[1] It's not exactly clear from the text what role these two groups played in the authorship of the report, and of course, they're not taking questions. One bills itself as "strategy consultants," whose approach is to "get the right answer," and the other--well, its web site is a single almost blank page. Which makes sense, because it's owned and run by an ex-CIA agent

[2] Lest you find that synopsis too absurd to be credible, here is how the report summarizes its own key findings: "The UN’s search for the sources of instability in the Democratic Republic of Congo (DRC) is both timely and commendable. However, throughout 2012, cooperation and diplomacy between the Group of Experts (GoE) and the Governments of Rwanda (GoR) and Uganda (GoU), elements required by the GoE’s UN mandate, broke down. This fatally undermines the value of the GoE’s important work and increases risk in the region. It is not significant who was first to withdraw cooperation. The failure in process undermines the credibility of the findings, limiting potential policy prescriptions that could reduce violence in the Great Lakes region."

In the meantime, here for your enjoyment is the totality of my interaction with the Buffett Foundation.

From: David Aronson
Sent: Tuesday, April 02, 2013 1:45 PM
To: Contact
Subject: HGBF Contact - Report on GoE findings
To whom at the Foundation can I direct questions about the GoE report you’ve just published?
Many thanks,
David Aronson

From: Ann Kelly 
To: David Aronson
Sent: Tuesday, April 2, 2013 7:21 PM
Subject: FW: HGBF Contact - Report on GoE findings

Hi David,
We don’t have a press person and Howard and I are currently traveling in the region. I did see your questions that you sent Lake. We are letting the report – and our work in the region – speak for itself so we can continue to see through the efforts we have underway.
Thank you in advance for reaching out.

From: David Aronson
Sent: Tuesday, April 02, 2013 09:10 PM
To: Ann Kelly
Subject: Re: HGBF Contact - Report on GoE findings 

I understand. The report's kind of like a Miles Davis performance. It stands for itself; questions are supernumerary. 

Actually, that's rather astonishing.

Your report criticizes the GoE for failing to engage or cooperate with the GoR. To refuse to engage with any readers or critics of your own--well, that seems odd.

I urge you to reconsider. 


David Aronson

From: Ann Kelly
To: David Aronson
Sent: Wednesday, April 3, 2013 6:04 AM
Subject: Re: HGBF Contact - Report on GoE findings

Dear David,

We have a very small foundation with a handful of staff trying to invest $120 million this year, with a substantial annual budget in eastern DRC. We will be in 8 countries in 9 days meeting with grantees and potential grantees. While I would love to spend time addressing your questions, given we would respectfully disagree with even the characterization of the report as you've written below, I do not see how that would be a productive use of either of our time or what I'm guessing we both care about most, which is helping to solve the kinds of problems that keep people entrenched in poverty.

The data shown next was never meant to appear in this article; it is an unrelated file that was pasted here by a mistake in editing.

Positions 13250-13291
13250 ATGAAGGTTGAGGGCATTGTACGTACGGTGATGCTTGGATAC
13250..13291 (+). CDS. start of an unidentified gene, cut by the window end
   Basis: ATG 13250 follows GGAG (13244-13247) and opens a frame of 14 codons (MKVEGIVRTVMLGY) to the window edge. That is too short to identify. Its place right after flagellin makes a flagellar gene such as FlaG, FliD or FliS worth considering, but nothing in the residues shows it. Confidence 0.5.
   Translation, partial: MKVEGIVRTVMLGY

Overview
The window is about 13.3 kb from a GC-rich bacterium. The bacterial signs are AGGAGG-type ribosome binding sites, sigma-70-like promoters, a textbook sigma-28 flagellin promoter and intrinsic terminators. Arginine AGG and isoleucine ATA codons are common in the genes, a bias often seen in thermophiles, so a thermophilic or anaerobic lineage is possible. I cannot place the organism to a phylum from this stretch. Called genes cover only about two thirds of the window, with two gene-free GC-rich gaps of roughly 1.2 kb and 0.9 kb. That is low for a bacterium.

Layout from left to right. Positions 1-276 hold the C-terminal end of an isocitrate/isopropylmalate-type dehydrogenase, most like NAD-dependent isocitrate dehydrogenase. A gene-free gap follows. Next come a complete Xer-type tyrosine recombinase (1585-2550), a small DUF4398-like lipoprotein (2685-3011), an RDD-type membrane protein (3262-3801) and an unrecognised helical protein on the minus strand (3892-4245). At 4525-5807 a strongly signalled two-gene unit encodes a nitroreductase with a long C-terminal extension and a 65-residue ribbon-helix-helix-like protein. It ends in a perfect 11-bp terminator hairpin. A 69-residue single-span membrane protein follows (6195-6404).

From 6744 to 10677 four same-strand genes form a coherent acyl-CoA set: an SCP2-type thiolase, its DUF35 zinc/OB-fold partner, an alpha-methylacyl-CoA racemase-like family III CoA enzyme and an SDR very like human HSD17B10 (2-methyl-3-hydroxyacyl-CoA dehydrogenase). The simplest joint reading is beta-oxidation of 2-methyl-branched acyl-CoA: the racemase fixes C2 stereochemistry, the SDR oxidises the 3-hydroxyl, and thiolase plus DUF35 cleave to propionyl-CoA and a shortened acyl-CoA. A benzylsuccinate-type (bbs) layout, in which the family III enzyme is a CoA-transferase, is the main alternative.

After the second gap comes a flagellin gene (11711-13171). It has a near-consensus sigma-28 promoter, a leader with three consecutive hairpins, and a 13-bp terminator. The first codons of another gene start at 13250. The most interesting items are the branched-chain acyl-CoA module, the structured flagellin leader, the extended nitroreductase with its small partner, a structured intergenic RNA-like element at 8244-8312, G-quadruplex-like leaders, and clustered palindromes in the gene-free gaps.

From: David Aronson
To: Ann Kelly
Sent: Wednesday, April 3, 2013 9:22 AM
Subject: Re: HGBF Contact - Report on GoE findings

Dear Ann,

I appreciate how difficult it must be to be in charge of dispensing so much money. But the Foundation commissioned and published a report with the express purpose of seeking to undermine the findings of a human rights group. It has, in addition, repeatedly defended a regime accused by virtually every credible human rights group, as well as nearly every regional scholar, of having committed massive atrocities in eastern Congo--atrocities that may well amount to acts of genocide.

Now there is a perfectly good argument to be made that the solution some governments have resorted to--of cutting their aid budget to the GoR--is not the way to respond. In fact, it's an argument I'm sympathetic to. But that's not the sole or even the main response the Buffett Foundation has issued. Instead, it has used its vast wealth to attempt to muddy the waters, to deny Rwanda's culpability, and to impeach with dubious arguments the integrity of one of the multitude of groups that have issued findings that embarrass the GoR.

I obviously can't force you to answer questions about why the Buffett Foundation has chosen to invest its money that way. I can tell you that refusing to engage with critics of the report will only further undermine its credibility and diminish the Foundation's reputation. 


David Aronson


  1. Extraordinary, almost unbelievable exchange: the Foundation's Ann Kelly sounds like a mole planted there to discredit her own organization.

  2. Thanks David,

    You are speaking for millions of Congolese trapped in this crazy world of senseless PR and psychotic behaviour consisting of shielding GoR.

    GoR is nothing more than an ex-abused child who grew old to become an abuser on its own right and the Buffett Foundation et al., are falling into the trap of keep on defending the ex-abused child who is now busy abusing vulnerable in the DRC.